Some of the most influential & knowledgeable Salesforce people in the world are Salesforce MVPs. They have a phenomenal amount of knowledge on Salesforce. So for me keeping an eye on Salesforce MVP blogs keeps me up to date with the latest goings on in the Salesforce ecosystem.

So here is my list of Salesforce MVP Blogs. I have to say when I started it I thought it wouldn’t take too long… BOY there is a lot of MVPs now! Some MVPs don’t blog as much as they focus their attention on user groups and other social networks but I’ve included everyone I know… I think.

I post the best blog posts from MVPs to my twitter.  Follow me to check them out!

If you are looking for non-MVP blogs, checkout Salesforce Ben’s Ultimate Salesforce Blog list.

This is not quite finished but I’ll try and keep this list up to date with new MVP Blogs. Please let me know if I have missed anyone!
UPDATES: 30th June 2016 – Added Matt Lacy 22nd Dec – Added Peter Knolle. 11th Sept – Added Simon Goodyear & tabs as the lists were getting big! 3rd Sep – Added Paul Battisson, Phil Walton.  1st Sept – Added Kevin Poorman, Kieren Jameson, Andy Boettcher

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Apex, Development, General
  • Salesforce Lightning UI and what it means for developers!
  • Salesforce Lightning UI and what it means for developers!
  • Salesforce Lightning UI and what it means for developers!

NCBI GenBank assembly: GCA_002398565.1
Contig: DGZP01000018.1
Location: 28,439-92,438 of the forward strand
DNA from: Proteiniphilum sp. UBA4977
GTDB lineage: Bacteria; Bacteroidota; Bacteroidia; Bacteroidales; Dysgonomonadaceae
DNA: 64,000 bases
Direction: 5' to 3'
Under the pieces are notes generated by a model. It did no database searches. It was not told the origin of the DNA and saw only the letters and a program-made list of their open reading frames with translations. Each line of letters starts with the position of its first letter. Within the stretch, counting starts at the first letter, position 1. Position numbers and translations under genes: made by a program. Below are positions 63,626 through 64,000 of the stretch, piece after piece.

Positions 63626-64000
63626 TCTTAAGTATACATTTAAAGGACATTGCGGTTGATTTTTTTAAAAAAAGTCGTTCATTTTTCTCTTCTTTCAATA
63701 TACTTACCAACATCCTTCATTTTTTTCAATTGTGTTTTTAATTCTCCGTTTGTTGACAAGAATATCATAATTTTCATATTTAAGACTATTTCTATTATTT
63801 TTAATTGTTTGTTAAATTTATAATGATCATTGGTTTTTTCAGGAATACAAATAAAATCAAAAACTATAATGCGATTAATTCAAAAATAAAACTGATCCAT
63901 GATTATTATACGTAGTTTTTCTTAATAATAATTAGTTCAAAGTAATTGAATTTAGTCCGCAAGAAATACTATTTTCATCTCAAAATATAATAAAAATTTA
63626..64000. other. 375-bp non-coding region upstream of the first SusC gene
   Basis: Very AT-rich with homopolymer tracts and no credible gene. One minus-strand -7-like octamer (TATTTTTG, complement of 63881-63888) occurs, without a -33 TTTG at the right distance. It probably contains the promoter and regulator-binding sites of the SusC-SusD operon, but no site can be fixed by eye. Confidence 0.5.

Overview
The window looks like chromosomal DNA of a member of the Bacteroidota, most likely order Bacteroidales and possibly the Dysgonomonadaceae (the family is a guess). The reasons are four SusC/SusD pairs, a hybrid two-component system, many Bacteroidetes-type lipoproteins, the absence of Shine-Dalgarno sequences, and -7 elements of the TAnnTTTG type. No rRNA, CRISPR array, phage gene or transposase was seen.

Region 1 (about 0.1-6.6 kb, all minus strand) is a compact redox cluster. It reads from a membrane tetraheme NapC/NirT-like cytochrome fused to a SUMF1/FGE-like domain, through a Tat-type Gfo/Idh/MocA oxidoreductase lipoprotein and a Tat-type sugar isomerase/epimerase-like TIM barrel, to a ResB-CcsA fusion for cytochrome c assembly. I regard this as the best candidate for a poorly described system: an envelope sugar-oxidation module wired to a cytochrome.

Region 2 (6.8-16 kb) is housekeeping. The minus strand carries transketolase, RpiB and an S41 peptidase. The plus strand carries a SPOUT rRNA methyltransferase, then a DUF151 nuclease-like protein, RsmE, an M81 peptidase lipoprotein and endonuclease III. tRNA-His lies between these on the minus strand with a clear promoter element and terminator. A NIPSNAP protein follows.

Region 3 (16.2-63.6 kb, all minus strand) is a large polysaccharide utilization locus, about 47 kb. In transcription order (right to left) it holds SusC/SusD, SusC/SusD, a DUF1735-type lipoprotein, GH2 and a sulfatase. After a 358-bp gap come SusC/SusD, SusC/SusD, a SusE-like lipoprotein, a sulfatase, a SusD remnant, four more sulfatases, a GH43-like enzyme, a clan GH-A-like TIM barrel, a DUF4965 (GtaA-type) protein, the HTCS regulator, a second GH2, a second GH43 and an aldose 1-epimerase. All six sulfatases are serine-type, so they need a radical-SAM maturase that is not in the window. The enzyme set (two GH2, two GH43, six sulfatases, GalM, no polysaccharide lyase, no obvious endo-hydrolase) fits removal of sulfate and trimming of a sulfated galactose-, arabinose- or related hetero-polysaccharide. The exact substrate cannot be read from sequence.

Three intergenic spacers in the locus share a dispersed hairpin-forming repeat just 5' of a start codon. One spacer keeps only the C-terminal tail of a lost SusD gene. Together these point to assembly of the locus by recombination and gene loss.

• Salesforce Lightning UI and what it means for developers!
  • Salesforce Lightning UI and what it means for developers!

Salesforce Lightning UI and what it means for developers!

It can be summed up in one word. Javascript. It’s a hell of a tide change for Salesforce. So long Visualforce, hello lightning components! They are coming mainstream!

So, what does this mean for developers? Is Salesforce switching off the old UI? No… well not yet, too many companies have invested too much in it and VisualForce. Are they switching off Visualforce? will you still be able to develop VisualForce? Yes of course.

The Lightning UI is still a little way off from being complete. One of the reasons is that it doesn’t have a vast amount of components that VisualForce has, but this is defiantly going to change! With Lightning Components your creating a whole application rather than just a page in VisualForce, so the complexity is higher than regular VisualForce. Read more